How does switching helical wrap wire material from SPC to aluminum alloy affect coax attenuation? Assuming everything else is left unchanged.

It's unclear whether the material change itself affects attenuation in the assembled cables. That said, we can hold copper-clad aluminum products to similar FFT limits (from a dimensional standpoint) as traditional copper wrap wires. This indicates that (assuming everything else is left unchanged), the switch shouldn't introduce irregularities that will disrupt data transmission.

Under what specific process conditions or material properties is FFT applied?

FFT Measurements are only performed on the wire’s physical dimensions. Thickness and width FFTs are first checked while the rolling process is being set up to ensure the machine is in its optimal condition. FFTs are then rechecked at spooling to ensure dimensions remained consistent throughout the entire run.


This is an example of the FFT used during production. The period length on the x-axis correlates with frequency on VSWR plots and the FFT magnitude on the y-axis correlates with decibel level on VSWR plots. It also shows how FFT limits might need to be tightened to compensate for changes in bandwidth or new VSWR requirements such as lower decibel limits.


Do you offer stranded conductors and is FFT analysis available for them?

Ulbrich has recently begun a partnership with a company that can strand our wire. While FFTs have not yet been performed on stranded conductors, our gauging and FFT analysis program could possibly be adapted to look for repeating patterns in conductor lengths of interest.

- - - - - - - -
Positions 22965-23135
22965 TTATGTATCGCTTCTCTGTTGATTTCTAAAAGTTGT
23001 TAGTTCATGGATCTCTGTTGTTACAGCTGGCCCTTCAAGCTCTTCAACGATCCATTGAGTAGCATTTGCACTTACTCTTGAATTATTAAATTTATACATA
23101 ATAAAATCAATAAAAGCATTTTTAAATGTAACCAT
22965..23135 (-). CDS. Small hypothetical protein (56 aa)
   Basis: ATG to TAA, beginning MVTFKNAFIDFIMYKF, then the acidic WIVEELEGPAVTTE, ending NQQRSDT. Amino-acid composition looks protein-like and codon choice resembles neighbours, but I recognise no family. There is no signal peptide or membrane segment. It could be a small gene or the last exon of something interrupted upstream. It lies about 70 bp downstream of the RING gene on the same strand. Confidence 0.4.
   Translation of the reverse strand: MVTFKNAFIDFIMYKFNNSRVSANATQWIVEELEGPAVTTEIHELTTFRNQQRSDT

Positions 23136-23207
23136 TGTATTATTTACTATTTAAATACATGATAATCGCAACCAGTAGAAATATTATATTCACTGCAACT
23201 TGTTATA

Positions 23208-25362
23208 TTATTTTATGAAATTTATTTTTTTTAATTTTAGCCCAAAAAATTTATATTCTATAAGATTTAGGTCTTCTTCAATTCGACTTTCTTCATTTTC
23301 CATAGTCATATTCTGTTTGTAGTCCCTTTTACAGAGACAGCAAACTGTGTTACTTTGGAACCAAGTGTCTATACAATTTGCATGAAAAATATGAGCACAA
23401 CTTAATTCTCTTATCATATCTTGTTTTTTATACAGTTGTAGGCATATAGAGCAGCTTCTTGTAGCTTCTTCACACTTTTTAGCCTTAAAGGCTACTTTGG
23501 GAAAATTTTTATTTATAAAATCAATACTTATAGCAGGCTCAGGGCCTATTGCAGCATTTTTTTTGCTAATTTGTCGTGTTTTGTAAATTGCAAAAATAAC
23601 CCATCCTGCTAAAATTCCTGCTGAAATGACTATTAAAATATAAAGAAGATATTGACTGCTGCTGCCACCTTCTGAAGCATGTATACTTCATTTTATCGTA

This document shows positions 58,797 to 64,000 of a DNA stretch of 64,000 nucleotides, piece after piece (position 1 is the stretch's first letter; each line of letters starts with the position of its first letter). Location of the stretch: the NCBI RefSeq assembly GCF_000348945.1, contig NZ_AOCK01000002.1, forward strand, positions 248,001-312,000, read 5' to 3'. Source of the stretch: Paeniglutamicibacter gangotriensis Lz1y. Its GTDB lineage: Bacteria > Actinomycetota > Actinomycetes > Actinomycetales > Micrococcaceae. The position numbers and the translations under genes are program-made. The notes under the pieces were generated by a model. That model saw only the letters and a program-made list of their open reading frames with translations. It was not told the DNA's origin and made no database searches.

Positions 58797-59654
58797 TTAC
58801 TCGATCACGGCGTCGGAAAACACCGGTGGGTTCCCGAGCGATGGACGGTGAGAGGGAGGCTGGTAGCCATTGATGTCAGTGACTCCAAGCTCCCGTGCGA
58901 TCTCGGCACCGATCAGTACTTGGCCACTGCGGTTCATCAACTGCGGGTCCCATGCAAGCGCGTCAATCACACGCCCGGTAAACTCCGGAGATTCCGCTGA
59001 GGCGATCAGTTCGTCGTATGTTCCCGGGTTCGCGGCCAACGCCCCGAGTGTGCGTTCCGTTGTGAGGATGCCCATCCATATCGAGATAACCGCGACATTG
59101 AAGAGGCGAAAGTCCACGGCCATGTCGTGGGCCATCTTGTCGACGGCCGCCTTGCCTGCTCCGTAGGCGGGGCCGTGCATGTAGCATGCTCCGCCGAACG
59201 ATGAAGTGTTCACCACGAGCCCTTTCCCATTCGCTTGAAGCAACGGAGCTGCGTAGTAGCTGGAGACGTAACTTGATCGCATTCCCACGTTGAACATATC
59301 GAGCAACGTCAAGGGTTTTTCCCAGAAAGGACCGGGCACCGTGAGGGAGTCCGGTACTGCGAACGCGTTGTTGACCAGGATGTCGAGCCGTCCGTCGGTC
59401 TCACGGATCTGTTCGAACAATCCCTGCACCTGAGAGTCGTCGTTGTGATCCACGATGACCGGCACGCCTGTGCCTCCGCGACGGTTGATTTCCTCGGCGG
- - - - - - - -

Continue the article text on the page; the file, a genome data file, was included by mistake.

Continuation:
What frequency range seems most common for FFT issues? For example, do FFT issues ever occur above 20 GHz or higher?

This will be different for different cable assemblies based upon cable diameter, wrap wire overlap, etc. but we are typically monitoring FFT spikes in the 1”-30” length along the wire. We're working towards measuring down to wire lengths as small as 0.1” to cover even the highest frequencies.

Do you perform FFT on round wire drawing?

Yes, we can perform FFT analysis on round wire drawing. We have typically provided this for center conductor applications. To establish the appropriate setting in the program, we would need to know some additional cable parameters.

What role do lubricants play in the process and final product?

Lubrication is used in rolling and drawing round wires using cold work. They aid in lowering friction, heat dissipation, tool wear, and surface finish. It's important to note that these lubricants must be free of silicon, which can compromise signal transfer in the finished RF cable.